by Christina Morgan Cree
In Abraham Lincoln: Vampire Hunter, Seth Grahame-Smith tells the “real” story behind the war that ripped a nation apart. Following the huge and unexpected success of his first mash-up, Pride and Prejudice and Zombies in 2009, Grahame-Smith uses the same formula and interjects stories of vampires at various points along the chronology of Lincoln’s biography.
If you haven’t read the book, there’s no need for a spoiler alert. Once you’ve read the title, there aren’t many surprises to be revealed. The book opens with a shop clerk who has long given up his dream of being a writer. He is handed a once in a lifetime opportunity by an infrequent and mysterious customer named Henry, who gives him Abraham Lincoln’s “secret diary”( which reveals the previously undocumented role vampires have played in our nation’s history) and tells him to write what really happened.
The book then goes back to the beginning of Lincoln’s life, linking vampires to his earliest and most marked tragedies: the death of the grandfather he never knew, his mother, and his soul mate, Ann Rutledge. Full of vengeful fury, he sets out to rid the world of vampires and nearly dies on his first expedition. Enter Henry Sturges, vampire with a vendetta against vampires. He nurses Lincoln back to health, trains him in vampire combat, and gives him a starter list of vampires to kill. Throughout the book, Henry sends Lincoln after different vampires and along the way, two new hunters join him in his cause. As Lincoln pursues his quest to “kill every vampire in America” he comes to realize that these monsters and the slave owners are linked and he now has even more motivation to abolish slavery.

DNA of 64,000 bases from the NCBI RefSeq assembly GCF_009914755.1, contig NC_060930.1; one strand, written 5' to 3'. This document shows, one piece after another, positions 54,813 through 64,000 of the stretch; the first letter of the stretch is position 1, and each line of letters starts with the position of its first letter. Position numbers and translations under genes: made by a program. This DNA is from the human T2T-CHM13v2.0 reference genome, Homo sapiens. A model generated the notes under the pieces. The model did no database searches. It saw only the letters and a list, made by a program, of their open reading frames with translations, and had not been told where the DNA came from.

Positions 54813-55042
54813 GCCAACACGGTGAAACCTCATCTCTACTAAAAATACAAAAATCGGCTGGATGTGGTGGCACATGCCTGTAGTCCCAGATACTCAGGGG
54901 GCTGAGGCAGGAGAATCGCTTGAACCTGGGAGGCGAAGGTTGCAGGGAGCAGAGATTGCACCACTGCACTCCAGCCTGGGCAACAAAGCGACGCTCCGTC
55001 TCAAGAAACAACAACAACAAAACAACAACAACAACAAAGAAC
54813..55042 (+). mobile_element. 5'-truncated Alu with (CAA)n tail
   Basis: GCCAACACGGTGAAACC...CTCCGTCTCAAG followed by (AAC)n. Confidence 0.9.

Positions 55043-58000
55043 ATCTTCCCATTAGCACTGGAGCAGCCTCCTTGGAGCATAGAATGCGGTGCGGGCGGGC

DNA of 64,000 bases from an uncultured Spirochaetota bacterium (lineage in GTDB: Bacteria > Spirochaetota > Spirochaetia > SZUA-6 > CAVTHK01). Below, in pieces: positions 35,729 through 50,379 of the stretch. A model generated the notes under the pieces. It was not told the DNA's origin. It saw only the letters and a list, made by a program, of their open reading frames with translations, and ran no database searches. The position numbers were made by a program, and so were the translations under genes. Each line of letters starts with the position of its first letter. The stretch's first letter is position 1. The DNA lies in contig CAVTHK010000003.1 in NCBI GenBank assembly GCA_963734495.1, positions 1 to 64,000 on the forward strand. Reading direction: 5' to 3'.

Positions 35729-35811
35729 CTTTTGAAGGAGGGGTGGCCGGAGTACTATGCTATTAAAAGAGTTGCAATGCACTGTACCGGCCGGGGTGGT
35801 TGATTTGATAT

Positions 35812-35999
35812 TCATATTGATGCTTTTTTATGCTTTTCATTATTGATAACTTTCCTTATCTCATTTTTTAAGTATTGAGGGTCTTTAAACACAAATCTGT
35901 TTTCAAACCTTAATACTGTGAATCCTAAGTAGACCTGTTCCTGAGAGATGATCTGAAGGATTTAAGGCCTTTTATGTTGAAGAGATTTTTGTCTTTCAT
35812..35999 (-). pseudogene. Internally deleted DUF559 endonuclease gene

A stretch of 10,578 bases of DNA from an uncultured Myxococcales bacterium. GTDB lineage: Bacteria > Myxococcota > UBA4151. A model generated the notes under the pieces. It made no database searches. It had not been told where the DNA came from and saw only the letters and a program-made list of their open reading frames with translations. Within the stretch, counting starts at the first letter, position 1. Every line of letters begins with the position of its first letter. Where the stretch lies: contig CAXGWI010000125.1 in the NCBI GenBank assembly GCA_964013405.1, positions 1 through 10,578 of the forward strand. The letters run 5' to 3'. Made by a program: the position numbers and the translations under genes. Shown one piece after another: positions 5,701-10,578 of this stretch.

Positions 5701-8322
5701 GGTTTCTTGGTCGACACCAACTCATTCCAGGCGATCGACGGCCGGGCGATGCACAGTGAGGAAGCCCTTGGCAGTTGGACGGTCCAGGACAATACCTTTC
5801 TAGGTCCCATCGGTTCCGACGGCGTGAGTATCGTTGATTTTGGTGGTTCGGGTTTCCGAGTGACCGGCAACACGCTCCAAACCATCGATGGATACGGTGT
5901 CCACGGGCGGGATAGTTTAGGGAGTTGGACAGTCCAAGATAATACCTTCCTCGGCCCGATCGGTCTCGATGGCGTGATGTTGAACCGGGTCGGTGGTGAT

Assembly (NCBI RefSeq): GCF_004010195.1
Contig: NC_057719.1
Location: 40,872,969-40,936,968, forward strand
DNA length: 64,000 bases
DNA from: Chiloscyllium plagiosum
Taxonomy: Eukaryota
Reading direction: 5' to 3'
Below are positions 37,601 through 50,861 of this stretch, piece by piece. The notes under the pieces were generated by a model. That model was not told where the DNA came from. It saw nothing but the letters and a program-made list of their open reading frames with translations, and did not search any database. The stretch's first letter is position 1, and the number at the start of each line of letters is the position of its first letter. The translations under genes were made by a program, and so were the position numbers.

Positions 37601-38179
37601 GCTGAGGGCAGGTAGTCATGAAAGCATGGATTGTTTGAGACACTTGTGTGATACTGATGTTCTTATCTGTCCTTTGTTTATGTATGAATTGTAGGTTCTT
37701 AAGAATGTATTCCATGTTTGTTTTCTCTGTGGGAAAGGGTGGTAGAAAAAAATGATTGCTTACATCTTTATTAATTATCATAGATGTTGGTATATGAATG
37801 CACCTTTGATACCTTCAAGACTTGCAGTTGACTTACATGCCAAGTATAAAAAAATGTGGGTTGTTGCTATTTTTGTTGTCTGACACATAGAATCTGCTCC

There’s a great nail-biting section in the almost minute-by-minute account of John Wilkes Booth’s elaborate and complicated assassination plot and all the people involved.
Even though some critics called the book’s premise of a bio/horror mashup “past its prime”, the idea was still a good one, yet full of unrealized potential. I felt cheated out of what could have been a riveting novel-it needed something more like a plot that hooked me and had at least one twist to it, fascinating characters who were not what they seemed to be, suspense filled drama, witty or at least somewhat interesting dialogue, and just a little continuity as the author jumped back and forth between Lincoln’s real life and the made up bits.
The one thing that was difficult to overlook was the book’s treatment of the slavery issue. After the horrible and very real abuses and indignities suffered by generations of slaves, must they now be subjected to imagined atrocities at the hands of vampires? The story’s conclusion was somewhat confusing, as it didn’t offer any resolution for its opening section.
Abraham Lincoln: Vampire Hunter is a fun, easy read that combines history and horror and casts the 16th president in a completely new light. The question that kept coming to mind over and over was: when does he sleep?
Watch for the review of the movie here on Monday night!